Connective Festival organizers, Sherrow, and Stay receive Citizen Recognition Awards in Oxford
● By Steven Hoffman
A dedicated community volunteer, a post office employee who is particularly helpful and cheerful, and a hardworking committee that organized the first Connective Art & Music Festival were this year’s recipients of the Citizen Recognition Awards in Oxford Borough.
Oxford mayor Lorraine Durnan Bell presented the awards to Clarissa Sherrow, Karen Stay, and the volunteer committee for the 2018 Connective Art & Music Festival last week. The Citizen Recognition Awards were established in 2006 as a way to recognize the individuals, businesses, and organizations that have made contributions to the Borough of Oxford and its citizens.
Bell commended Sherrow for her wide range of volunteer activities in the community. Sherrow helps out the Oxford Police Department by working to reunite lost or stolen animals with their rightful owners. She is a co-sponsor for the Oxford Chapter of Meals for Shields and a longtime volunteer at the annual Relay for Life event in Oxford. She is also a volunteer for SILO, the Connective Art & Music Festival, and the Veterans’ Day Breakfast that is held each year for military veterans in the area.
“Clarissa has worked tirelessly to help those in need,” Bell said. “She has done so much as a volunteer for the town. Clarissa is one of a kind, and I commend her service to the citizens and businesses in Oxford.”
Bell also commended Stay for her work in improving the quality of life for residents in Oxford. Stay is an employee at the Oxford Post Office. Bell said that she goes above and beyond to serve customers of the post office. The mayor added that Stay’s “caring smile and helpful ways” make a big difference for her customers.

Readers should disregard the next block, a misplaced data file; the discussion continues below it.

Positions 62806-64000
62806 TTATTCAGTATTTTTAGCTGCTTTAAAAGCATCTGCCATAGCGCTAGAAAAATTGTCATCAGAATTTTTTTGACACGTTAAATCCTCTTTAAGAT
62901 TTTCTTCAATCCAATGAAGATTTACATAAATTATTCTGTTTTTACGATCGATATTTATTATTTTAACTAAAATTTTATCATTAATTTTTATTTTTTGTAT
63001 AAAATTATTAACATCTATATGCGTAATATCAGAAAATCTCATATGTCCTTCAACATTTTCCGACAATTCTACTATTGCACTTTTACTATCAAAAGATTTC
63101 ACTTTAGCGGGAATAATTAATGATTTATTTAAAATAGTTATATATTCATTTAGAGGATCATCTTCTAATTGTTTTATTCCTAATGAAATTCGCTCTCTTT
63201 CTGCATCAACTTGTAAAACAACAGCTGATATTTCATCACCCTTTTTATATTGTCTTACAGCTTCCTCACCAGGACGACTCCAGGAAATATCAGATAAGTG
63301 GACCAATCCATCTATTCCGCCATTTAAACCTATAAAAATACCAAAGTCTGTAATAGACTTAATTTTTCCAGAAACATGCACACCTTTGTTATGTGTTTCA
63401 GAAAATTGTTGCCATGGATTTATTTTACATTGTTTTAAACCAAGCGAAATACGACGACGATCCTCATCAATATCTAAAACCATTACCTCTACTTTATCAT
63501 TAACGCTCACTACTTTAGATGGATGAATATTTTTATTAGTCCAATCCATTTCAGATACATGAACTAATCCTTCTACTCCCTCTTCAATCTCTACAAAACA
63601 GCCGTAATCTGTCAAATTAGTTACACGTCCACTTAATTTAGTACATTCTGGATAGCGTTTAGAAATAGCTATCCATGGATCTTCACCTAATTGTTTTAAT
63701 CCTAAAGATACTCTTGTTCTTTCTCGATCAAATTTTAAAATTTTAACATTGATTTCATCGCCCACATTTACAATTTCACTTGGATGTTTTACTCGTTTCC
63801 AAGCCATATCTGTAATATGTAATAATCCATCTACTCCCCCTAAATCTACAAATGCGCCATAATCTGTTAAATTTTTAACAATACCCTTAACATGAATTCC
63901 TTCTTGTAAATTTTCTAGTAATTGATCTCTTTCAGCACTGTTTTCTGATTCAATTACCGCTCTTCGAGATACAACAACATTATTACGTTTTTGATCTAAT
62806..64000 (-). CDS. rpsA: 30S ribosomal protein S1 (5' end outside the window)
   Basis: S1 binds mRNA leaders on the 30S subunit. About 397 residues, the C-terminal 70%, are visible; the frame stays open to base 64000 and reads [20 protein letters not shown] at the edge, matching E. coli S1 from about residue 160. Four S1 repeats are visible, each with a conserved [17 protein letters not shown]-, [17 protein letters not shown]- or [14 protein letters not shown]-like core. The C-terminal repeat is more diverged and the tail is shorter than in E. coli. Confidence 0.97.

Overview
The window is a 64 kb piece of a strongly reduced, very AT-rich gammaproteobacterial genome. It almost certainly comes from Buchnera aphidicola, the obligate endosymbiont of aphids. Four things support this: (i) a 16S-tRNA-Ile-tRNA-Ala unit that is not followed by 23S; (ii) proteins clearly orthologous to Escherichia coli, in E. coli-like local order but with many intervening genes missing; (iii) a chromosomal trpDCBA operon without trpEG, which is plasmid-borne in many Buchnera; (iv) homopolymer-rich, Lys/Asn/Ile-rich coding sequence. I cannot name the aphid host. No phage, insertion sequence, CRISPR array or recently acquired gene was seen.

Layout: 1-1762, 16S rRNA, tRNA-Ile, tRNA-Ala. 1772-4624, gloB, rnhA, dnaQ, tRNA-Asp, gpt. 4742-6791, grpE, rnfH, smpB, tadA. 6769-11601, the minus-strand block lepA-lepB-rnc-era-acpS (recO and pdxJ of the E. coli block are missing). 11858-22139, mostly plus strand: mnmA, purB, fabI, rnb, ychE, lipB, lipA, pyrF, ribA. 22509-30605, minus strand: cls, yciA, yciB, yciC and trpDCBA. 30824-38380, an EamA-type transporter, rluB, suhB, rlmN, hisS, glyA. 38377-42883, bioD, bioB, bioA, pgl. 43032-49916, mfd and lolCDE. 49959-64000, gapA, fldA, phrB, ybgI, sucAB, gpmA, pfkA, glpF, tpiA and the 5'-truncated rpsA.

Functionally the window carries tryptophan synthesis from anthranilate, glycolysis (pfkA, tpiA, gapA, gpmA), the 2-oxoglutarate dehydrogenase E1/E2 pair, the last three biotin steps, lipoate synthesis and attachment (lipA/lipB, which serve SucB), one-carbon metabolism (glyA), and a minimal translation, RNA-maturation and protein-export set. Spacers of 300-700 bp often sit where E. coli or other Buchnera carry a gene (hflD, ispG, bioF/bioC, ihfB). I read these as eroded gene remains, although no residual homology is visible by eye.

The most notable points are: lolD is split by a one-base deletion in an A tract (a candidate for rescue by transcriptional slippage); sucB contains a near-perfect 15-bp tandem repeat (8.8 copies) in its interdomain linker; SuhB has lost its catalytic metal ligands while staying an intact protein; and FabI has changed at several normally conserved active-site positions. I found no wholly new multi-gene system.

“Karen is an asset to our local post office and our town,” Bell said.
The first-ever Connective Art & Music Festival put some of Oxford’s best attributes on full display last August, highlighting not only the local arts and music community, but also the many shops, restaurants, and organizations that make Oxford such a special place to live and work. It took dozens of volunteers to make the event a success, but a core group that served on a festival committee handled much of the planning for the inaugural festival.
“Taking on the endeavor of organizing an event unlike anything that our town has ever seen or done is in itself commendable,” Bell said.
“The months and thousands of hours that this committee put into thinking through every possible scenario is overwhelming, but you did it,” Bell told the members of the volunteer Connective Festival Committee who had gathered for the award presentation.
Oxford Mainstreet, Inc. and the Oxford Arts Alliance took the lead in planning and organizing the festival, but a wide cross section of the community was involved as volunteers. Those serving on the volunteer committee for the festival included the following: Bethany Atkinson; Mary Lou Baily; Mary-Laura Buchner-Hulse; Scott Brown; Caitlin Daugherty; Tony Derrico; Jane Edgington; Johnny Johnston; Allie King; Betty Kramer; Dan Meixell; Crystal Messaros; Bruce Mowday; Melissa Pacella; Cara Patti; Judy Petersen; Neeley Spotts; Brian Wenzka; and Erica Winne.
Bell told the festival volunteers, “The Connective Festival was a great success because of all the work that went into the planning and organizing. Your commitment to this challenge is appreciated. I commend your service to the citizens and businesses in Oxford.”
To contact Staff Writer Steven Hoffman, email firstname.lastname@example.org.